The Dealer Playbook
The Dealer Playbook

Episode · 7 years ago

James Schramko: How to Rise to the Top in the Auto Industry

ABOUT THIS EPISODE

Welcome to session 47 of “The Dealer Playbook” podcast, we are so glad you are here! 

You are going to love this powerful session with internet marketer/entrepreneur James Schramko. 

Our Guest: 

James Schramko lives in Sydney Australia and is one of the most successful and respected internet marketers and he currently runs a massively successful business at SuperFastBusiness.com. 

Before launching his online empire, James was the highest paid GM in all of Australia for Mercedes Benz and was a huge innovator in his market. In this session James dives deep into the strategies he executed that took him to the top. 

Session Preview: 

Key Points Auto Salespeople Should Be Focusing On

James has trained many salespeople who are now running dealerships and seeing great success. James breaks down in detail exactly where todays salesperson needs to focus their efforts to dominate their market.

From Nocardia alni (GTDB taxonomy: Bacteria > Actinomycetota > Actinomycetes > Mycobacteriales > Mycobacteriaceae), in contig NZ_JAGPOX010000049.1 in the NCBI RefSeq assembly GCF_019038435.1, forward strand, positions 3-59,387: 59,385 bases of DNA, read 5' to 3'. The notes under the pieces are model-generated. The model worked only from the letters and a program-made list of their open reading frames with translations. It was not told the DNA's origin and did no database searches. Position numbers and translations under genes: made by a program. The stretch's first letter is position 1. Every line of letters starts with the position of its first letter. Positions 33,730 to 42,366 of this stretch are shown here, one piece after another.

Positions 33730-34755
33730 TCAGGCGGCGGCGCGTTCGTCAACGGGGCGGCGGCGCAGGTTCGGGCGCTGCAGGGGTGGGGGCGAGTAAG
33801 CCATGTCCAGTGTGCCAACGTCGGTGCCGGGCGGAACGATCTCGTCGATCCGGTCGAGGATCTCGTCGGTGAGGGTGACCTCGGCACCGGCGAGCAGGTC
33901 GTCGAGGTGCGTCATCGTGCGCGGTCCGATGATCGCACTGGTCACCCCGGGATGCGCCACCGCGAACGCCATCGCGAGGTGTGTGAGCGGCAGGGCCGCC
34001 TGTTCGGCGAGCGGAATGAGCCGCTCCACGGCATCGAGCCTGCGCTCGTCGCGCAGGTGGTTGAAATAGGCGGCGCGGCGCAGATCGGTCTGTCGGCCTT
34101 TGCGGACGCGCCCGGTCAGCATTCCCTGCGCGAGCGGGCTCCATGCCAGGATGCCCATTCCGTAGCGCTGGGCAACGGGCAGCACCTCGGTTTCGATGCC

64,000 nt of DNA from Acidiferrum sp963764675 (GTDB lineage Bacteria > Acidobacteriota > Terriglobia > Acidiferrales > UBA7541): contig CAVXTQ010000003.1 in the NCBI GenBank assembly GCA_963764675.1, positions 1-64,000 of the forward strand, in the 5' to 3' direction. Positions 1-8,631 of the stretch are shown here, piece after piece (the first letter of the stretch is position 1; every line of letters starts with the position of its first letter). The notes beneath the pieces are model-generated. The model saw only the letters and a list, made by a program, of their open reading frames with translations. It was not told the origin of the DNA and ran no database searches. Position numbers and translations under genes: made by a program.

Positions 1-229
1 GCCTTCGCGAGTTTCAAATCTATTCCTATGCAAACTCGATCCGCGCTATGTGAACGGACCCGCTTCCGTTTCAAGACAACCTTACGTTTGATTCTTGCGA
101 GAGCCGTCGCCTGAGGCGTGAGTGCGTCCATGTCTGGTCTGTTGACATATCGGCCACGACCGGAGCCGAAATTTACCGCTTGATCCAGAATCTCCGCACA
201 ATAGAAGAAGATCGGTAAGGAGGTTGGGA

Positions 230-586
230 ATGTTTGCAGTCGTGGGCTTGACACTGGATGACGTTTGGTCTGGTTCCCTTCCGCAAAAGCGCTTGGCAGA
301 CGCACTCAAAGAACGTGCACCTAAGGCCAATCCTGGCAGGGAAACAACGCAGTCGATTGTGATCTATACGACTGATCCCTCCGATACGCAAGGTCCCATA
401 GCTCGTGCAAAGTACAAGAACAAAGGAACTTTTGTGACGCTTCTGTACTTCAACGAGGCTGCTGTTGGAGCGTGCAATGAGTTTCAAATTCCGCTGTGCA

Where Dealerships Are Really Missing The Boat 

James goes into the crucial mistakes dealerships as well as salespeople are making which is costing them loads of sales and hurting their brand. 

James Schramko’s 7 Point Checklist For Auto Dealer Marketing 

From his years of success in the auto industry running dealerships, James reveals his exact 7 points of marketing that he executed which delivered him massive results. 

That is just a taste of some of the value James Schramko deliveries in this power packed session of “The Dealer Playbook” that you cannot afford to miss. 

Get More From James Schramko: 

 

Check out his site Super Fast Business.

Check out his Podcast Super Fast Business Podcast

You Know The Drill, Now It's Your Turn